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Genome-wide comparative analysis of the Brassica rapa gene space reveals genome shrinkage and differential loss of duplicated genes after whole genome triplication

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Genome-wide comparative analysis of the Brassica rapa gene space reveals genome shrinkage and differential loss of duplicated genes after whole genome triplication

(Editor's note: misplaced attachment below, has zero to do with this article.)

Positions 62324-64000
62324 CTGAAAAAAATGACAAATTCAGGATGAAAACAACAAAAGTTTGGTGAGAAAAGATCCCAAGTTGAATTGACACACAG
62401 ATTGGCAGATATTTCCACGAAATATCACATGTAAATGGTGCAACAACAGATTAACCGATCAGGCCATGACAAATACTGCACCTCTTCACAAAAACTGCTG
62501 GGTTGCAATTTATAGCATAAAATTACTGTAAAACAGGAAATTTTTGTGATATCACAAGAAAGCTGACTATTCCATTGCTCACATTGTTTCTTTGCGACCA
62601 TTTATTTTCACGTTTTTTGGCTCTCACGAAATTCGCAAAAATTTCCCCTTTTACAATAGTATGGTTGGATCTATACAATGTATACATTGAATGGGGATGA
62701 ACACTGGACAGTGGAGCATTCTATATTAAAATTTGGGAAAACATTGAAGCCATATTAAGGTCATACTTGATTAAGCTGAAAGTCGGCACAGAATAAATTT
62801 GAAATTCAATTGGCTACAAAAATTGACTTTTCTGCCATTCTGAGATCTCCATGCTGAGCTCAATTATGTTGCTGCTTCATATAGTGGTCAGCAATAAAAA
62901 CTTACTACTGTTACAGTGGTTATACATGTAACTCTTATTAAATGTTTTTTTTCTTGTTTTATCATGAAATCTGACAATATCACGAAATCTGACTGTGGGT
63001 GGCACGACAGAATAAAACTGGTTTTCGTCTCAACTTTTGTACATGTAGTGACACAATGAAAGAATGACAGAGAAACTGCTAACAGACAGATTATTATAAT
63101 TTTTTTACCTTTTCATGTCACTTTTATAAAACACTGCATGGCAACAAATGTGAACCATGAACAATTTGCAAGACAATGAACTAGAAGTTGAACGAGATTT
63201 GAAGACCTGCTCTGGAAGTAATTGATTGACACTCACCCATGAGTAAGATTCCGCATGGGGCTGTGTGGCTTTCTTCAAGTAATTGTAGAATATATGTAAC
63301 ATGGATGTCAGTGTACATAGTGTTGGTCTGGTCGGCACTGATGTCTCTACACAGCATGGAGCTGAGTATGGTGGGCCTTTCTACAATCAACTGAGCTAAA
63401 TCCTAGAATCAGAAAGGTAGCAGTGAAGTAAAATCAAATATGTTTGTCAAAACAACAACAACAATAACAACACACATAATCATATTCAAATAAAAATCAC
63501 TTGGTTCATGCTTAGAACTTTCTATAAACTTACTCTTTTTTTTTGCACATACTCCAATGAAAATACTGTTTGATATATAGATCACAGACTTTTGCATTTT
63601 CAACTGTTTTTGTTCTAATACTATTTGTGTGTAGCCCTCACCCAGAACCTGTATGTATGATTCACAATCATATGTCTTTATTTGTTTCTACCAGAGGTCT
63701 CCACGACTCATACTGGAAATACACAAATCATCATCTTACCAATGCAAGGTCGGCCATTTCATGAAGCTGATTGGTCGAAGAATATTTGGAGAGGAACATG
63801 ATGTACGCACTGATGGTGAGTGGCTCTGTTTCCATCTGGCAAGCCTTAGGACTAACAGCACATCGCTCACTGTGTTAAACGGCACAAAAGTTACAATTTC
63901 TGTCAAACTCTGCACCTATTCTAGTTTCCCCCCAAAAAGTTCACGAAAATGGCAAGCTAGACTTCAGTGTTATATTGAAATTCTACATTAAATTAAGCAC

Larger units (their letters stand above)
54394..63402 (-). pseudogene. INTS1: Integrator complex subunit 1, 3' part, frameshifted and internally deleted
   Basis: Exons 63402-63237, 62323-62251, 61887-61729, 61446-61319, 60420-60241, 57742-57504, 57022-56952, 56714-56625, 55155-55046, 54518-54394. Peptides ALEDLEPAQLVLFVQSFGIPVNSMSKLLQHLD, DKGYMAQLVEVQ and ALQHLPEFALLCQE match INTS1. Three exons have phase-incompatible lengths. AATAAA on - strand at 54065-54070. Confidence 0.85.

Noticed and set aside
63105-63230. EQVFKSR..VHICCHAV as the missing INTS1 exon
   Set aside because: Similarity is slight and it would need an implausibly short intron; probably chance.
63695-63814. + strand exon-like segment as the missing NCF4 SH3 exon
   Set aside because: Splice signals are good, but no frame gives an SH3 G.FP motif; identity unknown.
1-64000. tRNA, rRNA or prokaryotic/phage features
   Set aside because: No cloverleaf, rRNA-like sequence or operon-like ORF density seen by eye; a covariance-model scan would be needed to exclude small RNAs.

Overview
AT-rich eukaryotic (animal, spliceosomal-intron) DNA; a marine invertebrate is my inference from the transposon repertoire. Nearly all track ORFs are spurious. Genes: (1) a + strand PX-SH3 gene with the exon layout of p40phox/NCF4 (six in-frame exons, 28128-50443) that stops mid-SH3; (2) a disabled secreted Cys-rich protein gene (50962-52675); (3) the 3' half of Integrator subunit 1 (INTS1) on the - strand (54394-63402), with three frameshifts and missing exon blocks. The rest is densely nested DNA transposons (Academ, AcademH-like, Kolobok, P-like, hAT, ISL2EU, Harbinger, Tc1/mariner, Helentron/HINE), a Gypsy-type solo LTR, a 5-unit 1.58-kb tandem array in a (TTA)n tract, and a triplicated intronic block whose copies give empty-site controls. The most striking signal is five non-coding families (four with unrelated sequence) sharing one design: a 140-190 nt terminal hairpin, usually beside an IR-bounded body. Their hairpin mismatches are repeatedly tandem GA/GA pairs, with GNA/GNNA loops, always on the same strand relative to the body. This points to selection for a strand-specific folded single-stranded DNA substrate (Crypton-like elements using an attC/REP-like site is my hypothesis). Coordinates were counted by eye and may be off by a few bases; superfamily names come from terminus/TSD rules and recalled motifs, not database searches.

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  Genome Biology   2009, 10: R111 Open Access 2009Munet al. Volume 10, Issue 10, Article R111 Research Genome-wide comparative analysis of the Brassica rapa gene space reveals genome shrinkage and differential loss of duplicated genes after whole genome triplication Jeong-HwanMun * , Soo-JinKwon * , Tae-JinYang † , Young-JooSeol * , MinaJin * , Jin-AKim * , Myung-HoLim * , Jung SunKim * , SeunghoonBaek  * , Beom-SoonChoi ‡ , Hee-JuYu § , Dae-SooKim ¶ , NamshinKim ¶ , Ki-ByungLim  ¥  , Soo-InLee * , Jang-HoHahn * , Yong PyoLim # , IanBancroft **  and Beom-SeokPark  *  Addresses: * Department of Agricultural Biotechnology, National Academy of Agricultural Science, Rural Development Administration, 150 Suin-ro, Gwonseon-gu, Suwon 441-707, Korea. † Department of Plant Science College of Agriculture and Life Sciences, Seoul National University, San 56-1, Sillim-dong, Gwanak-gu, Seoul 151-921, Korea. ‡ National Instrumentation Center for Environmental Management, College of Agriculture and Life Sciences, Seoul National University, San 56-1, Sillim-dong, Gwanak-gu, Seoul 151-921, Korea. §  Vegetable Research Division, National Institute of Horticultural and Herbal Science, Rural Development Administration, Tap-dong 540-41, Gwonseon-gu, Suwon 441-440, Korea. ¶ Korea Research Institute of Bioscience and Biotechnology, 111 Gwahangno, Yuseong-gu, Daejeon 305-806, Korea.  ¥  School of Applied Biosciences, College of Agriculture and Life Sciences, Kyungpook National University, Daegu 702-701, Korea. # Department of Horticulture, Chungnam National University, 220 Kung-dong, Yusong-gu, Daejon 305-764, Korea. ** John Innes Centre, Norwich Research Centre, Colney, Norwich NR4 7UH, UK. Correspondence: Beom-SeokPark. Email: pbeom@rda.go.kr © 2009 Mun  et al  .; licensee BioMed Central Ltd. This is an open access article distributed under the terms of the Creative Commons Attribution License (http://creativecommons.org/licenses/by/2.0), which permits unrestricted use, distribution, and reproduction in any medium, provided the srcinal work is properly cited Brassica rapa genome<p>Euchromatic regions of the Brassica rapa genome were sequenced and mapped onto the corresponding regions in the Arabidopsis thal-iana genome.</p> Abstract Background: Brassica rapa is one of the most economically important vegetable crops worldwide.Owing to its agronomic importance and phylogenetic position, B. rapa provides a crucial referenceto understand polyploidy-related crop genome evolution. The high degree of sequence identity andremarkably conserved genome structure between  Arabidopsis and Brassica genomes enablescomparative tiling sequencing using  Arabidopsis sequences as references to select the counterpartregions in B. rapa , which is a strong challenge of structural and comparative crop genomics. Results: We assembled 65.8 megabase-pairs of non-redundant euchromatic sequence of B. rapa and compared this sequence to the  Arabidopsis genome to investigate chromosomal relationships,macrosynteny blocks, and microsynteny within blocks. The triplicated B. rapa genome contains onlyapproximately twice the number of genes as in  Arabidopsis because of genome shrinkage. Genomecomparisons suggest that B. rapa has a distinct organization of ancestral genome blocks as a resultof recent whole genome triplication followed by a unique diploidization process. A lack of the mostrecent whole genome duplication (3R) event in the B. rapa genome, atypical of other Brassica genomes, may account for the emergence of B. rapa from the Brassica progenitor around 8 millionyears ago. Published: 12 October 2009 Genome Biology   2009, 10: R111(doi:10.1186/gb-2009-10-10-r111)Received: 18 May 2009Revised: 9 August 2009Accepted: 12 October 2009The electronic version of this article is the complete one and can be found online at http://genomebiology.com/2009/10/10/R111  http://genomebiology.com/2009/10/10/R111 Genome Biology 2009, Volume 10, Issue 10, Article R111 Mun et al. R111.2 Genome Biology   2009, 10: R111 Conclusions: This work demonstrates the potential of using comparative tiling sequencing forgenome analysis of crop species. Based on a comparative analysis of the B. rapa sequences and the  Arabidopsis genome, it appears that polyploidy and chromosomal diploidization are ongoingprocesses that collectively stabilize the B. rapa genome and facilitate its evolution. Background Flowering plants (angiosperms) have evolved in genome sizesince their sudden appearance in the fossil records of the lateJurassic/early Cretaceous period [1-4]. The genome expan- sion seen in angiosperms is mainly attributable to occasionalpolyploidy. Estimation of polyploidy levels in angiospermsindicates that the genomes of most (>90%) extantangiosperms, including many crops and all the plant modelspecies sequenced thus far, have experienced one or moreepisodes of genome doubling at some point in their evolution-ary history [5,6]. The accumulation of transposable elements (TEs) has been another prevalent factor in plant genomeexpansion. Recent studies on maize, rice, legumes, and cottonhave demonstrated that the genome sizes of these crop spe-cies have increased significantly due to the accumulationand/or retention of TEs (mainly long terminal repeat retro-transposons (LTRs)) over the past few million years; the per-centage of the genome made up of transposons is estimated to be between 35% and 52% based on sequenced genomes [7-12]. However, genome expansion is not a one-way process inplant genome evolution. Functional diversification or sto-chastic deletion of redundant genes by accumulation of muta-tions in polyploid genomes and removal of LTRs viaillegitimate or intra-strand recombination can result indownsizing of the genome [13-15]. Nevertheless, neither of  the aforementioned mechanisms has been demonstrated tooccur frequently enough to balance genome size growth, andplant genomes tend, therefore, to expand over time.The progress in whole genome sequencing of model genomespresents an important challenge in plant genomics: to apply the knowledge gained from the study of model genomes to biological and agronomical questions of importance in cropspecies. Comparative structural genomics is a well-estab-lished strategy in applied agriculture in several plant families.However, comparative analyses of modern angiospermgenomes, which have experienced multiple rounds of poly-ploidy followed by differential loss of redundant sequences,genome recombination, or invasion of LTRs, are character-ized by interrupted synteny with only partial gene orthology even between closely related species, such as cereals [16], leg-umes [17,18], and  Brassica species [19,20]. Furthermore, functional divergence of duplicated genes limits interpreta-tion of function based on orthology, which complicatesknowledge transfer from model to crop plants. Thus, betterdelimitation of comparative genome arrangements reflectingevolutionary history will allow information obtained fromfully sequenced model genomes to be used to target syntenicregions of interest and to infer parallel or convergent evolu-tion of homologs important to biological and agronomicalquestions in closely related crop genomes.The mustard family (Brassicaceae or Cruciferae), the fifthlargest monophyletic angiosperm family, consists of 338 gen-era and approximately 3,700 species in 25 tribes [21], and isfundamentally important to agriculture and the environment,accounting for approximately 10% of the world's vegetablecrop produce and serving as a major source of edible oil and biofuel [22]. Brassicaceae includes two important model sys-tems:  Arabidopsis thaliana (  At  ), the most scientifically important plant model system for which complete genomesequence information is available, and the closely related,agriculturally important  Brassica complex -  B. rapa (  Br , A genome),  B. nigra (  Bn , B genome),  B. oleracea (  Bo , Cgenome), and their three allopolyploids,  B. napus (  Bna , ACgenome),  B. juncea (  Bj  , AB genome), and  B. carinata (  Bc , BCgenome). Syntenic relationships and polyploidy history inthese two model systems have been investigated, althoughdetails about macro- and microsyntenic relationships between  At and  Brassica are limited and fragmented. Previ-ous studies demonstrated broad-range chromosome corre-spondence between the  At and  Brassica genomes [23,24], and a few studies have demonstrated specific cases of conser- vation of gene content and order with frequent disruption by interspersed gene loss and genome recombination [19,20].  Although this issue is contentious, there is evidence thatBrassicaceae genomes have undergone three rounds of wholegenome duplication (WGD; hereafter referred to as 1R, 2R,and 3R, which are equivalent to the γ , β , and α  duplicationevents) [5,25,26]. One profound finding from comparative analyses is the triplicate nature of the  Brassica genome, indi-cating the occurrence of a whole genome triplication event(WGT, 4R) soon after divergence from the  At lineage approx-imately 17 to 20 million years ago (MYA) [19,20,26]. This result strongly suggests that comparative genomic analysesusing single gene-specific amplicons or those based on smallscale synteny comparisons will fail to identify all relatedgenome segments, and thus not be able to provide accurateindications of orthology between the  At and  Brassica genomes. However, obtaining sufficient sequence informa-tion from  Brassica genomes to identify genome-wide orthol-ogous relationships between the  At and  Brassica genomes isa major challenge.  Br  was recently chosen as a model species representing the  Brassica 'A' genome for genome sequencing [27,28]. This species was selected because it has already proved a usefulmodel for studying polyploidy and because it has a relatively   http://genomebiology.com/2009/10/10/R111 Genome Biology 2009, Volume 10, Issue 10, Article R111 Mun et al. R111.3 Genome Biology   2009, 10: R111 small (approximately 529 megabase-pair (Mbp)) but compactgenome with genes concentrated in euchromatic spaces.However, widespread repetitive sequences in the  Br genomehinder direct application of whole genome shotgun sequenc-ing. Instead, targeted sequencing of specific regions of the  Br genome could be informed by the reference  At genome by selecting genomic clones based on sequence similarity; thisapproach is referred to as comparative tiling [29]. Here, wereport sequencing of large-scale regions of the  Br euchro-matic genome, covering almost all of the  At euchromaticregions, obtained using the comparative tiling method. Weperformed a genome-wide sequence comparison of  Br and  At  and analyzed the number of substitutions per synonymoussite (Ks) between the two genomes and among related  Brassica sequences to identify syntenic relationships and tofurther refine our understanding of the evolution of poly-ploidy. We also investigated genome microstructure conser- vation between the two genomes. In this study, we provide afoundation to reconstruct both the ancestral genome of the  Brassica progenitor and the evolutionary history of the  Brassica lineage, which we anticipate will provide a robustmodel for  Brassica genomic studies and facilitate the investi-gation of the genome evolution of domesticated crop species. Results Generation of Br euchromatic sequence contigs and genome coverage Bacterial artificial chromosome (BAC) sequence assembly generated 410  Br sequence contigs (sequences composed of more than one BAC sequence) covering 65.8 Mbp (Tables S1and S2 in Additional data file 1). These sequence contigs span75.3 Mbp of the  At genome, representing 92.2% of the total  At  euchromatic region (Figure 1 and Table 1). A total of 43.9 Mbp remain as uncovered gaps: among these, 6.4 Mbp are attrib-utable to euchromatin gaps, and the remaining 37.5 Mbp topericentromeric heterochromatin gaps.The genome coverage of the gene-rich  Br sequences was esti-mated by representation in two different datasets: expressedsequence tag (EST) sequences and conserved single-copy genes. Based on a BLAT analysis of 32,395  Br unigenes (a setof ESTs that appear to arise from the same transcriptionlocus) against the sequence contigs, the proportion of hitsrecovered under stringent conditions (see Materials andmethods) was 29.2%. This result was largely consistent withthe proportion of rosid-conserved single-copy genes showingmatches to  Br sequences. A TBLASTN comparison of 1,070  At  -  Medicago truncatula (  Mt  ) conserved single-copy genesagainst  Br sequences revealed a 24.3% match. Both methodsindicate approximately 30% coverage of euchromatin in thedataset analyzed; thus, the euchromatic region of  Br is esti-mated to be approximately 220 Mbp, 42% of the wholegenome given that the genome size of  Br is 529 Mbp [30]. Characteristics of the B. rapa gene space Gene annotation was carried out using our specialized  Br annotation pipeline. Gene prediction of the  Br sequence datausing a variety of ab initio , similarity-based, and EST/full-length cDNA-based methods resulted in the construction of 15,762 gene models. Taken together with the genome cover-age of  Br sequences, the overall number of protein-codinggenes in the  Br genome is at least 52,000 to 53,000, which ishigher than those of other plant genomes sequenced thus far,including  At [7], rice ( Oryza sativa ( Os )) [8], poplar (  Populustrichocarpa (  Pt  )) [9], grape [10], papaya [11], and sorghum [12]. However, the estimated total number of genes in the  Br genome is only twice that of  At  . Details of the annotation areavailable online at the URL cited in the 'Data used in thisstudy' section in the Materials and methods.The gene structure and density statistics are shown in Table2. The base composition of  Br and  At genes is very similar.The average length of  Br genes (ATG to stop codon) is 73%that of  At genes. This is consistent with previous reports on Table 1Summary of B. rapa chromosome sequences comparatively tiled on the  A. thaliana genome B. rapa A . thaliana Number of BACsNumber of sequence contigsTotal sequence length (Mbp)Coverage of  At genome (Mbp)Gaps of  At genome (Mbp)EuchromatinHeterochromatin At114710516.518.51.410.5At2985910.312.41.46At31248914.215.70.47.4At4977311.311.40.96.2At51238413.517.32.37.4Total58941065.875.36.437.5Sequence length and coverage were calculated according to Tables S1 and S2 in Additional data file 1.  http://genomebiology.com/2009/10/10/R111 Genome Biology 2009, Volume 10, Issue 10, Article R111 Mun et al. R111.4 Genome Biology   2009, 10: R111  Bo [19,20,26]. This difference appears to be due to one less exon per gene and shorter exon and intron lengths in  Br . Theaverage gene density of 1 per 4.2 kilobase-pairs (kbp) in  Br isslightly lower than that in  At (1 per 3.8 kbp). Thus, the  At  /  Br ratio of gene density is 0.90, indicating slightly less compactorganization of  Br euchromatin than  At euchromatin. More-over, the distance between the homologous block endpointsin  Br and  At has an R  2 of 0.63 with a dAt  / dBr slope of 1.36(Figure S1 in Additional data file 2). This result indicates thatgene-containing regions in  At occupy approximately 30 to40% more space than their  Br counterparts. Based on thesedata and the results mentioned above, we postulate that theeuchromatic genome of  Br has shrunken by approximately 30% compared to its syntenic  At counterpart. Most of thegenome shrinkage in  Br could be explained by the deletion of roughly one-third of the redundant proteome as well as TEsin the euchromatic  Br genome. Only 14% of the  Br genes weretandem duplicates compared with 27% of  At genes in a 100-kbp window interval. In addition, only 45 nucleotide bindingsite-encoding genes were identified in  Br , suggesting that thetotal number of nucleotide binding site-encoding genes in the  Br genome is likely to be almost the same as that in  At  (approximately 200) [31,32]. A database search revealed that a total of 12,802 (81%) of the predicted  Br genes have similar-ity (<E -10 ) to proteins in the non-redundant nucleotide data- base of the National Center for Biotechnology Information(NCBI); 2,960 (19%) are  Br unique genes. To assess the puta-tive function of the genes that recorded no hits to non-redun-dant proteins, we assigned functional categories to the  Br unique genes using gene ontology analysis; however, thisanalysis could not identify a putative function for approxi-mately 85% of the  Br unique genes. Thus, we can concludethat 16% of the proteome of  Br has acquired a novel functionsince the  Br -  At divergence.Repetitive sequence analysis revealed that 6% of euchromatic  Br sequences are composed of TEs, a twofold greater amountthan identified in the counterpart  At euchromatic genome,presumably due to a greater number of LTRs and long inter-spersed elements (Table 3). In addition, low complexity repetitive sequences are relatively abundant in the  Br euchro-matic region, indicating  Br -specific expansion of repetitivesequences. The distribution of repetitive sequences and TEsalong the chromosomes was not uneven (Figure S2 in Addi-tional data file 2). It has previously been reported, based onpartial draft genome shotgun sequences, that  Bo (approxi-mately 696 Mbp) has a significantly higher proportion of bothclass I and class II TEs sequences than  At [33]. Takentogether with these previous reports [34,35], TEs appear to be partly responsible for genome expansion in the  Brassica lin-eage, and these TEs appear to accumulate predominantly inthe heterochromatic regions of  Br . Synteny between the B. rapa and  A. thaliana genomes To identify syntenic regions in the  Br and  At genomes, wecompared the whole proteome between the two genomesusing BLASTP analysis, and putative synteny blocks wereplotted using DiagHunter and GenoPix2D programs [36].The non-redundant chromosome-ordered genome sequencein the  Br  build was 62.5 Mbp. An additional 3.2 Mbp had not yet been assigned to chromosomes and was therefore notused for synteny analysis. We examined the synteny blocks atthree different levels: whole genome (Figure 2a), large-scalesynteny blocks in chromosome-to-chromosome windows(Figure 2 b; Additional data file 3), and microsynteny <2.5Mbp (the synteny can be viewed at the URL cited in the 'Dataused in this study' section in the Materials and methods). Although the  Br genome build was partial and incomplete with only approximately 30% of euchromatin representedand some misordered contigs present, the level of synteny  between the genomes was prominent and distinct. The Diag-Hunter program detected 227 highly homologous syntenic blocks with 72% of the sequenced and anchored  Br sequenceassigned to synteny blocks in  At and 72% of  At euchromaticsequence assigned to synteny blocks in  Br  when multiple blocks overlapping the same region were counted (Figure 2a).Considering the history of frequent genome duplicationevents in Brassicaceae, this result strongly indicates the pres-ence of secondary or tertiary blocks resulting from WGT.The  Br and  At genomes share a minimum of 20 large-scalesynteny blocks with substantial microsynteny; these synteny  blocks extend the length of whole chromosome arms.  At  shows synteny of chromosome arms with multiple chromo-some blocks of  Br , apparently corresponding to triplicatedremnants (Figure 2 b).  At  1S (short arm),  At  2L (long arm),  At  4L, and  At  5 have three long-range synteny counterparts inthree independent  Br chromosomes. However,  At  1L and  At  3have only one or two synteny blocks in the  Br genome. More-over, some genome regions of  At  , including a smaller sectionof  At  2S and  At  4S, show no significant synteny with  Br coun-terparts, indicating chromosome-level deletion of triplicatedsegments. Incidentally,  Br shows synteny with a major singlechromosome along almost the entire length (A1, A2, A4, and A10) or fragments of multiple  At chromosomes in a compli-cated mosaic pattern, indicating frequent recombination of   Br chromosomes. Notable regions of synteny are shown inFigure 2 b, and are At1S-A6/A8/A9, At1L-A7, At2L-A3/A4/ A5, At3S-A3/A5, At3L-A7/A9, At4L-A1/A3/A8, and At5-A2/ A3/A10 (synteny view available at the URL cited in the 'Dataused in this study' section in the Materials and methods. Additional synteny blocks scattered throughout genomeregions, probably due to recombination, were also identified. Within individual synteny blocks, microsynteny (conserva-tion of gene content and order) was considerable. The averagedegree of proteome conservation for all predicted synteny  blocks was 52 ± 13% in the blocks (Table S3 in Additional datafile 1). This value is almost the same as that of the  Mt  -  Lotus japonicus comparison in which an ancient WGD event at asimilar time period (Ks 0.7 to 0.9) as the  Br -  At  WGD but ear-lier speciation (Ks 0.6) than  Br -  At  was detected [18]. The  http://genomebiology.com/2009/10/10/R111 Genome Biology 2009, Volume 10, Issue 10, Article R111 Mun et al. R111.5 Genome Biology   2009, 10: R111 underestimated value reported here presumably reflects sig-nificant gene loss and rearrangement after WGT in the  Br lin-eage resulting in genome shrinkage, based on the fact thatdeletion events in syntenic blocks of the  Br genome were two-fold more frequent than in the  At genome. Genes without cor-responding homologs in syntenic regions contributed to 15 ±7% of all genes from  Br  but 33 ± 13% from  At (Table S3 in Additional data file 1; Additional data file 3). Genes encodingproteins involved in transcription or signal transduction werenot found to be significantly more retained in syntenic blocksthan those encoding proteins classified as having other func- In silico allocation of 410 B. rapa BAC sequence contigs to  A. thaliana chromosomes Figure 1 In silico allocation of 410 B. rapa BAC sequence contigs to  A. thaliana chromosomes. BAC sequence contigs (blue bars) were aligned to  At chromosomes based on significant and directional matches of sequences using a BLASTZ cutoff of <E -6 . At Chr.1 0 1M 2M 3M 4M 5M 6M 7M 8M 9M 10M 11M 12M 13M 14M 15M 16M 17M 18M 19M 20M 21M 22M 23M 24M 25M 26M 27M 28M 29M 30M12345678910111213141516171819202122232425262728293031323334353637383940414243444546474849505152535455565758596061626364656667686970 71 72737475767778798081828384858687888990919293949596979899100101102103104105 At Chr.2 0 1M 2M 3M 4M 5M 6M 7M 8M 9M 10M 11M 12M 13M 14M 15M 16M 17M 18M 19M106107108109110111 112113114115116117118119120121122123124125126127128129130131132133134135136137138139140141142143144145146147148149150151152153154155156157158159160161162163164 At Chr.3 0 1M 2M 3M 4M 5M 6M 7M 8M 9M 10M 11M 12M 13M 14M 15M 16M 17M 18M 19M 20M 21M 22M 23M165166167168169170171172173174175176177178179180181182183184185186187188189190191192193194195196197198199200201202203204205206207208209210211212213214215216217218219220221222223224225226227228229230231232233234235236237238239240241242243244245246247248249250251252253 At Chr.4 0 1M 2M 3M 4M 5M 6M 7M 8M 9M 10M 11M 12M 13M 14M 15M 16M 17M 18M254255256257258259260261 262263264265266267268269270271272273274275276277278279280281282283284285286287288289290291292293294295296297298299300301302303304305306307308309310311312313314315316317318319320321322323324325326 At Chr.5 0 1M 2M 3M 4M 5M 6M 7M 8M 9M 10M 11M 12M 13M 14M 15M 16M 17M 18M 19M 20M 21M 22M 23M 24M 25M 26M327328329330331332333334335336337338339340341342343344345346347348349350351352353354355356357358359360361362363364365366367368369370371372373374375376377378379380381382383384385386387388389390391392393394395396397398399400401402403404405406407408409410 LowHigh